Saturday, 19 March 2011

Meet the Musicians: Nicki Maher

In this new series, we get to hear from the musicians themselves. For the inaugural post in the series, I have interviewed London clarinetist, Nicki Maher.

 Nicki Maher
Nicki was brought up on a musical diet of Newfoundland folk and Western classical music. She discovered the clarinet when she was eight. Having muddled through the complexities of Brahms and Poulenc, Nicki emerged triumphant having obtained her grade eight with honours, awarded by the Guildhall School of Music and Drama. Since then she has explored the chirps and trills of klezmer clarinet and has delved into the excitement of the additive rhythms of the Balkans with David Bitelli at the University of Southampton. She has also attended the Jewish Music Institute’s (JMI) Klezfest for the last three years under the guidance of Merlin Shepherd, Christian Dawid and Frank London. In September 2009, she started her Masters in Music Performance at SOAS studying the intricacies of Turkish music. As part of this course, she learnt Turkish Romani klarnet style with Selim Sesler and Serkan Çağrı in İstanbul. She has been part of the SOAS klezmer ensemble (which she now co-directs), SOAS Rebetiko band, SOAS Iranian band and has returned to her roots playing the music of the British Isles and its diaspora with the SOAS ceilidh band and the Lime Quartet. She also leads her own band playing Turkish Romani music.

1. How long have you been performing and what inspired you to get into music?
Well, according to my mum I’ve been performing since I was two... she has recounted a certain situation to me numerous times in which I stood up on a table in a classy French restaurant and belted out several nursery rhymes at the top of my lungs, complete with a flannel on my head... and this was all directly before diving head first into the desert trolley...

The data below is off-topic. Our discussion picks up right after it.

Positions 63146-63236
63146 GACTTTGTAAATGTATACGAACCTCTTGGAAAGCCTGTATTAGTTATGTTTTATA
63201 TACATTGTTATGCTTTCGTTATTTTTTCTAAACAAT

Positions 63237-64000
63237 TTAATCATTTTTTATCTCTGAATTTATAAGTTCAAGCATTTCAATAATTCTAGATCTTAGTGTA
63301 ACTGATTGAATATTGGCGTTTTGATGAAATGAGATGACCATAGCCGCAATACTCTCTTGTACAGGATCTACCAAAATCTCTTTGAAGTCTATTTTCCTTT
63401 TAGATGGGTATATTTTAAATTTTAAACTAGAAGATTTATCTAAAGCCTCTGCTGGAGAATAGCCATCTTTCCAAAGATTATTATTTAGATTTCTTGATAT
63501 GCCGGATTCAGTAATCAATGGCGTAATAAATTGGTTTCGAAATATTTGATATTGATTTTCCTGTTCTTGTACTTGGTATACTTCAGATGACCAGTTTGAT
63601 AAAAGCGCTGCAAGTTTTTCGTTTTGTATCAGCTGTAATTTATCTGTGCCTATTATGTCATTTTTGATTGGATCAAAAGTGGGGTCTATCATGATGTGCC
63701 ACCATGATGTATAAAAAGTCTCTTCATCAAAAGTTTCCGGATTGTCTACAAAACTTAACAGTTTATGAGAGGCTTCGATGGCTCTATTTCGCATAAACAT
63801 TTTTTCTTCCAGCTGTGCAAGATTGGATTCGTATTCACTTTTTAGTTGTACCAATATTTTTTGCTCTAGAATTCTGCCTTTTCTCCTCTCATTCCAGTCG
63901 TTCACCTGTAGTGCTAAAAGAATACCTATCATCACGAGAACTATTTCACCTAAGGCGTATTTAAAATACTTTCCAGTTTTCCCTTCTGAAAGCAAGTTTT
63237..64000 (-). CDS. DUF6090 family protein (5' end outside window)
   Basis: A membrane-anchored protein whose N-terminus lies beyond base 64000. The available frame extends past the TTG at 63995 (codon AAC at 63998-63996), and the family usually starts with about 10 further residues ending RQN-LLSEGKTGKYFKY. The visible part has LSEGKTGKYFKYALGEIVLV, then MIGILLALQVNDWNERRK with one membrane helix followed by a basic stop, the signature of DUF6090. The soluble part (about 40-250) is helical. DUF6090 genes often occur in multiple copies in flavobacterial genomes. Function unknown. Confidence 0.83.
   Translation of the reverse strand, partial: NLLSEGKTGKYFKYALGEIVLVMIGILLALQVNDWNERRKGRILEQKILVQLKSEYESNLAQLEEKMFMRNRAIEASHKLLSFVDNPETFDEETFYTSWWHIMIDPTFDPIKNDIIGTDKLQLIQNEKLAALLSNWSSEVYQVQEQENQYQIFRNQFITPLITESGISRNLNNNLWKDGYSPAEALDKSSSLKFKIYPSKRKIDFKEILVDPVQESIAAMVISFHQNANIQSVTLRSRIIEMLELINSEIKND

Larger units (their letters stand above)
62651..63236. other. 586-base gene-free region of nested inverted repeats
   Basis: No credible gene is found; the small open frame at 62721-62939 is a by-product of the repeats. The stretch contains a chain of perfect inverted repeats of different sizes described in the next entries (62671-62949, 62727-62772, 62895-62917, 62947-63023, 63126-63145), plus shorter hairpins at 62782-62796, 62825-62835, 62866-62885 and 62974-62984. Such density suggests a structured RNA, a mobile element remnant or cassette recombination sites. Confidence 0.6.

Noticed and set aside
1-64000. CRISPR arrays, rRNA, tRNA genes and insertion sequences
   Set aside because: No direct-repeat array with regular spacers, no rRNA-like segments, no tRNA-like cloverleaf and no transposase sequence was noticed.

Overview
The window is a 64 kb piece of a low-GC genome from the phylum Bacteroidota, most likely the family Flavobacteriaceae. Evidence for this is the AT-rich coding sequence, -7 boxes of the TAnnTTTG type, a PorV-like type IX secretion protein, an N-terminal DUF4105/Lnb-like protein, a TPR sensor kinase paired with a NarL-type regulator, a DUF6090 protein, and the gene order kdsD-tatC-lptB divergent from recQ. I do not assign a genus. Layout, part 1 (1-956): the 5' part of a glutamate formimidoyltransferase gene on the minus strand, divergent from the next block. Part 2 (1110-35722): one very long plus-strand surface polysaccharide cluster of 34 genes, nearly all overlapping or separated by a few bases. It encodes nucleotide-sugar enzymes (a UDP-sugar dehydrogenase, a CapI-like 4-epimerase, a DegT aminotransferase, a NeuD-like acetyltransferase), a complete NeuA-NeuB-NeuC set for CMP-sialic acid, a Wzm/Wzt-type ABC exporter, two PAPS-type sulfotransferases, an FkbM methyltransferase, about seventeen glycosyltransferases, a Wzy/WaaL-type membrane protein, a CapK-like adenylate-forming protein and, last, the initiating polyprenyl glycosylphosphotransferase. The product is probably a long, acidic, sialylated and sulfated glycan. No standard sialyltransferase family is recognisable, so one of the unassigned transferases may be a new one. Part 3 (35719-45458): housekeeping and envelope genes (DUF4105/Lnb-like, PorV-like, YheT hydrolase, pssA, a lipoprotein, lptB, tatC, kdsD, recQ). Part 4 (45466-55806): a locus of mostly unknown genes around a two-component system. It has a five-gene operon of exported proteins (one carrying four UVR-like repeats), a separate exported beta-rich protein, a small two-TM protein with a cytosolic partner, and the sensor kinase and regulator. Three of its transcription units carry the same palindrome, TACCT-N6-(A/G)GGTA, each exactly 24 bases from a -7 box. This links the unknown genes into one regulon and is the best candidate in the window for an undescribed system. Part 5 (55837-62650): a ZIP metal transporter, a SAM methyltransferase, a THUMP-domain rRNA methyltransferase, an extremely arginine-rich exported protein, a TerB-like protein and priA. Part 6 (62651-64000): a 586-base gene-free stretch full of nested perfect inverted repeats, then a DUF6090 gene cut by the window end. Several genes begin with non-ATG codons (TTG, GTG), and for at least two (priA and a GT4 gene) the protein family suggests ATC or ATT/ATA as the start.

As for the inspiration... I’m not sure. My parents have always been interested in music but neither of them are musicians.

2. What or who are your influences?
I have a very diverse set of influences. I grew up listening to the folk music of Newfoundland (where my dad is from) so I imagine that this could be where my folk-ward leaning comes from.

When I ‘seriously’ started learning music, I learnt classical clarinet and classical theory and harmony. When I got to university I rebelled against my past and decided to start learning jazz. I was lucky enough to meet David Bitelli, the jazz horn teacher at Southampton University, who then introduced me to Klezmer and Balkan music as well. Since then I haven’t looked back. I would say that my main clarinet playing influences are – jazz (Sidney Bechet, Benny Goodman, Johnny Dodds; Klezmer (Naftule Brandwein, Dave Tarras, Sammy Musiker, Merlin Shepherd, and Christian Dawid); Balkan (Miroslav Bušinovski, Tale Ognenovski, Ivo Papasov and Ferus Mustafov. Turkish: Mustafa Kandıralı, Selim Sesler and Serkan Çağrı).

3. What is your all-time favorite albums?
I have to say that I’m more of an individual track person than having favorite albums. If I had to pick, then I guess the best albums that I own and can think of right now would be:
Selim Sesler – The Road to Keşan
Ivo Papasov – Dance of the Falcon
La Bottine Souriante – Rock and Reel
The Beatles – Sgt Pepper or Magical Mystery Tour. Can’t decide.
Pink Floyd – Wish You Were Here

This list is definitely not definitive or exhaustive.

4. What are you listening to right now?
An ezan on YouTube in makam Segah! Have a listen too if you like:

5. Have any upcoming gigs/shows we should know about?
Yes! With the SOAS klezmer ensemble on the 31st March at The Victoria (E8 3AS) in Dalston. And on the 1st April with Basso Remvasso at St. Ethelburgas (Bishopsgate/Liverpool st.) 
You can hear Nicki with the SOAS Maqam Project here:

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